GSA Annual Meeting in Indianapolis, Indiana, USA - 2018

Paper No. 195-9
Presentation Time: 9:00 AM-6:30 PM


YAKIMOVA, Veselina, Department of Geosciences, University of Alaska Fairbanks, 1930 Yukon Dr, Fairbanks, AK 99775 and NADIN, Elisabeth S., Department of Geology and Geophysics, University of Alaska Fairbanks, Fairbanks, AK 99775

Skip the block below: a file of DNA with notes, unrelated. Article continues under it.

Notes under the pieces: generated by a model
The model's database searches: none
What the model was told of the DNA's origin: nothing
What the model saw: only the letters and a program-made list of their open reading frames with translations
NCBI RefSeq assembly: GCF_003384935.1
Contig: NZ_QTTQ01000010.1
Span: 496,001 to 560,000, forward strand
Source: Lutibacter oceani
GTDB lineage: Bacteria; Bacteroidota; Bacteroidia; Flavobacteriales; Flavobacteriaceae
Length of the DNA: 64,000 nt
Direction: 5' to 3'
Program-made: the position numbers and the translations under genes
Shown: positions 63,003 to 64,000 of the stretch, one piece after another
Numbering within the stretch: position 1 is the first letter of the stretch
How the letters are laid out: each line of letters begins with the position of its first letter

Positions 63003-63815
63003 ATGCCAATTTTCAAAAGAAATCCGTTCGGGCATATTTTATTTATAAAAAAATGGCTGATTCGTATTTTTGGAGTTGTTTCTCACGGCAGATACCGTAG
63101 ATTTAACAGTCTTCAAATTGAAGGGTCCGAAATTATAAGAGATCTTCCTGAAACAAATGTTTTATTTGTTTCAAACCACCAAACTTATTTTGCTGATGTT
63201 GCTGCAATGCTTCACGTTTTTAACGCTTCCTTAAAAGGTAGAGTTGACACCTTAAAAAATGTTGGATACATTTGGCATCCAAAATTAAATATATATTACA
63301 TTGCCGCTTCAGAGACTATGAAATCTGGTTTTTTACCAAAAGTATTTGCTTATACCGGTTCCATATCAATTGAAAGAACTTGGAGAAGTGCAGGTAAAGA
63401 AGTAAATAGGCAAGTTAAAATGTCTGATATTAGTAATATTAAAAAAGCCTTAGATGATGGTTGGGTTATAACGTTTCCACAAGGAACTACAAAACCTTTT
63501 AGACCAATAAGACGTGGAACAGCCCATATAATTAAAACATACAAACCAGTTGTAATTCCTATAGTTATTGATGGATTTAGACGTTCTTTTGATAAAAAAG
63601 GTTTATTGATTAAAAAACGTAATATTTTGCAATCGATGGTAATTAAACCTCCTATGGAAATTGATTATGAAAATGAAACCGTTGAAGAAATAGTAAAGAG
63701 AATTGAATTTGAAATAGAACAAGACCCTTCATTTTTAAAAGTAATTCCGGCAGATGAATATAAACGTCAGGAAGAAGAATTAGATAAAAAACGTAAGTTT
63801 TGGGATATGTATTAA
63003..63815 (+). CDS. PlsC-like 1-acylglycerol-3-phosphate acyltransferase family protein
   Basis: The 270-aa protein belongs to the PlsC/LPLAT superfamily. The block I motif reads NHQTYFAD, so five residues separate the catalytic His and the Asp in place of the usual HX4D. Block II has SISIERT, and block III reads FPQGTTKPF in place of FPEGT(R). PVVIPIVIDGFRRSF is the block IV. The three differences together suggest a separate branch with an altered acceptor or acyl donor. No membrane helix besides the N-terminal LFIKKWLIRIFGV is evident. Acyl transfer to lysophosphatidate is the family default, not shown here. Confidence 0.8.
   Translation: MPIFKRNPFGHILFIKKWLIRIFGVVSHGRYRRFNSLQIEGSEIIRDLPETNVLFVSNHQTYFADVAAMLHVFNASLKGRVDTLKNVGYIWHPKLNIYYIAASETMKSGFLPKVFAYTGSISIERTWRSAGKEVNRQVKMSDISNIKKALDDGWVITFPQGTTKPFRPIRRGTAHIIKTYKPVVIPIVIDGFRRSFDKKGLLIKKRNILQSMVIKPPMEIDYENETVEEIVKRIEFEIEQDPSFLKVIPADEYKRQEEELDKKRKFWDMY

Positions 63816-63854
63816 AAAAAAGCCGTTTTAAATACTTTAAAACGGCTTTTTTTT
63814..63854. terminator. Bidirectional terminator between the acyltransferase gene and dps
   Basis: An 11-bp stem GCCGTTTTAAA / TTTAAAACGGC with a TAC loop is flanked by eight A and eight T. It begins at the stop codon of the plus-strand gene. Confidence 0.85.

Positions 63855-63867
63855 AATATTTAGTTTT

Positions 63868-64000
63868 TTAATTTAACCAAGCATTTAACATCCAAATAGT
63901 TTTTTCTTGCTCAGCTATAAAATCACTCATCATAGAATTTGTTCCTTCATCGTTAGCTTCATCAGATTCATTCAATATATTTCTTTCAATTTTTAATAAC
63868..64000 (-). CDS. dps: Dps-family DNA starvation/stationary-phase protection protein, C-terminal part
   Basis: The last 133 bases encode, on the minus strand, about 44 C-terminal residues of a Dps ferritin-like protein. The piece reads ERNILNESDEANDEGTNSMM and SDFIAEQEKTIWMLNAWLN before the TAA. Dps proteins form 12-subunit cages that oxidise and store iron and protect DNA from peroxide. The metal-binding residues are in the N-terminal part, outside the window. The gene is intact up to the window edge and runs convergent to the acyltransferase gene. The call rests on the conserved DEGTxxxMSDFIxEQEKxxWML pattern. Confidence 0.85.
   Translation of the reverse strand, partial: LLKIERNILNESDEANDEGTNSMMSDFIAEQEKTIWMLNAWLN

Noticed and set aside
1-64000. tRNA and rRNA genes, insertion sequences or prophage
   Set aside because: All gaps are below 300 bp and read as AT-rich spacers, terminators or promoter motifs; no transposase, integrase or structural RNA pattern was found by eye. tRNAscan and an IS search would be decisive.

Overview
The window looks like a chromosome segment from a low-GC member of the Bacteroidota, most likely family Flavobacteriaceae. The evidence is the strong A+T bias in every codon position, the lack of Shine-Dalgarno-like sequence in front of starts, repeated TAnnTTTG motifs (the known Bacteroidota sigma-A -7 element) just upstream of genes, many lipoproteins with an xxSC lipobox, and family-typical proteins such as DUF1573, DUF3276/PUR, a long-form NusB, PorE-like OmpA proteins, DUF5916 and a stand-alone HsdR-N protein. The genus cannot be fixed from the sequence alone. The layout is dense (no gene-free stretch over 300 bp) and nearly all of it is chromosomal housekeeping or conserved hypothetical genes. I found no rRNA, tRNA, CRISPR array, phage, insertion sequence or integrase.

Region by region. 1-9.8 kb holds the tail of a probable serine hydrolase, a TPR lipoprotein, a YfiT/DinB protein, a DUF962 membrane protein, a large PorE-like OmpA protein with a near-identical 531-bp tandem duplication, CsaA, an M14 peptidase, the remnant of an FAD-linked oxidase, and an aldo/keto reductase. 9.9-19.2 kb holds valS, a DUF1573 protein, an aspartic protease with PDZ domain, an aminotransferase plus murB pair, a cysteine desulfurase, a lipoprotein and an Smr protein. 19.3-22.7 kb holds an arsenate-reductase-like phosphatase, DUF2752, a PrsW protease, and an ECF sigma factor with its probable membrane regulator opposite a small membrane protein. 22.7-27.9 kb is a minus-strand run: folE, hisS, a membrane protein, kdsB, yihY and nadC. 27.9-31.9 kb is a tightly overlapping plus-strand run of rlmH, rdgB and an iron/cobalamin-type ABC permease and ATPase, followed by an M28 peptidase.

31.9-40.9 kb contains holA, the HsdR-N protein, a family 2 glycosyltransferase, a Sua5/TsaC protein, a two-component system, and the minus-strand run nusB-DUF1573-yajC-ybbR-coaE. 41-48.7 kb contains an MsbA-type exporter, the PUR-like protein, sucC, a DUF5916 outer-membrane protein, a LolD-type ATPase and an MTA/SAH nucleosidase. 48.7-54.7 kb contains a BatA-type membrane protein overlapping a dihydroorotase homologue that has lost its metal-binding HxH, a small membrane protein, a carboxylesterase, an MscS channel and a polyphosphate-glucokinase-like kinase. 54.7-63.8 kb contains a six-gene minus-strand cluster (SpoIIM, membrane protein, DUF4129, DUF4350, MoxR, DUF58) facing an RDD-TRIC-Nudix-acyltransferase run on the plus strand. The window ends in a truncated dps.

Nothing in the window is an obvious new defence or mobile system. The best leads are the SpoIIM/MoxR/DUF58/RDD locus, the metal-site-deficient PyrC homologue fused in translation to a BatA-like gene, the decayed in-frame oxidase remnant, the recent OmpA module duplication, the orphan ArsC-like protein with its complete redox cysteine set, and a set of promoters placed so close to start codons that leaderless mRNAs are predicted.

Recent glacier retreat in southern Alaska has revealed a previously unmapped fault contact between mélange and flysch of the Cretaceous Chugach accretionary prism. We are studying this fault in order to address the still-debated growth of the Chugach terrane, and to analyze the evolution of fault-rock fabrics and geochemistry in a fluid-rich subduction complex. The damage zone is ~50 m wide, with E–W foliation dipping ~35˚N and lineations plunging ~45˚NW, consistent with dip slip. Black fault rock is interlayered with and injected into the mélange, which contains <5 mm quartz-rich clasts surrounded by ultrafine groundmass. XRD and EDS mapping indicate the ultrafine material is quartz, feldspar, calcite, dolomite, pyrite, and kaolinite. Preliminary XRF of the black fault rock resulted in ~20% Loss on Ignition, likely from carbonate and graphite. These often form due to solution transfer of material at convergent plate margins, with graphite signifying fast slip rate. Quantifying the fluid budget during faulting can help assess fluid pressure, which plays a crucial role in shear zone development. SEM imaging of the black fault rock reveals micron-scale layering wrapping around quartz clasts, vein-like injections, and lack of crystallinity, typical of fault gouge. Oriented samples were examined under EBSD to characterize the microstructures and quantify CPO. Within the fault zone, quartz-rich clasts preserve low-grade deformation microstructures—pressure solution; deformation lamellae; grain bulges; sweeping undulose extinction—characteristic of 300–400°C at the brittle–ductile transition. CPO is weak in most quartz clasts, except for one population with moderate CPO. Brittle overprint is expressed by the black fault rock and fractures cross-cutting the stretched quartz phacoids. In contrast, the mélange was metamorphosed to greenschist facies (400–450°C) during subduction. We therefore associate the fault-rock fabrics with progressive down-temperature deformation as the fault was exhumed. An Eocene conglomerate locally bounds the fault; we will apply Ar/Ar thermochronology to stretched/rotated K-feldspar and metamorphic muscovite to more precisely define the age of faulting. Our observations will provide constraints on the timing and nature of deformation within a major subduction complex.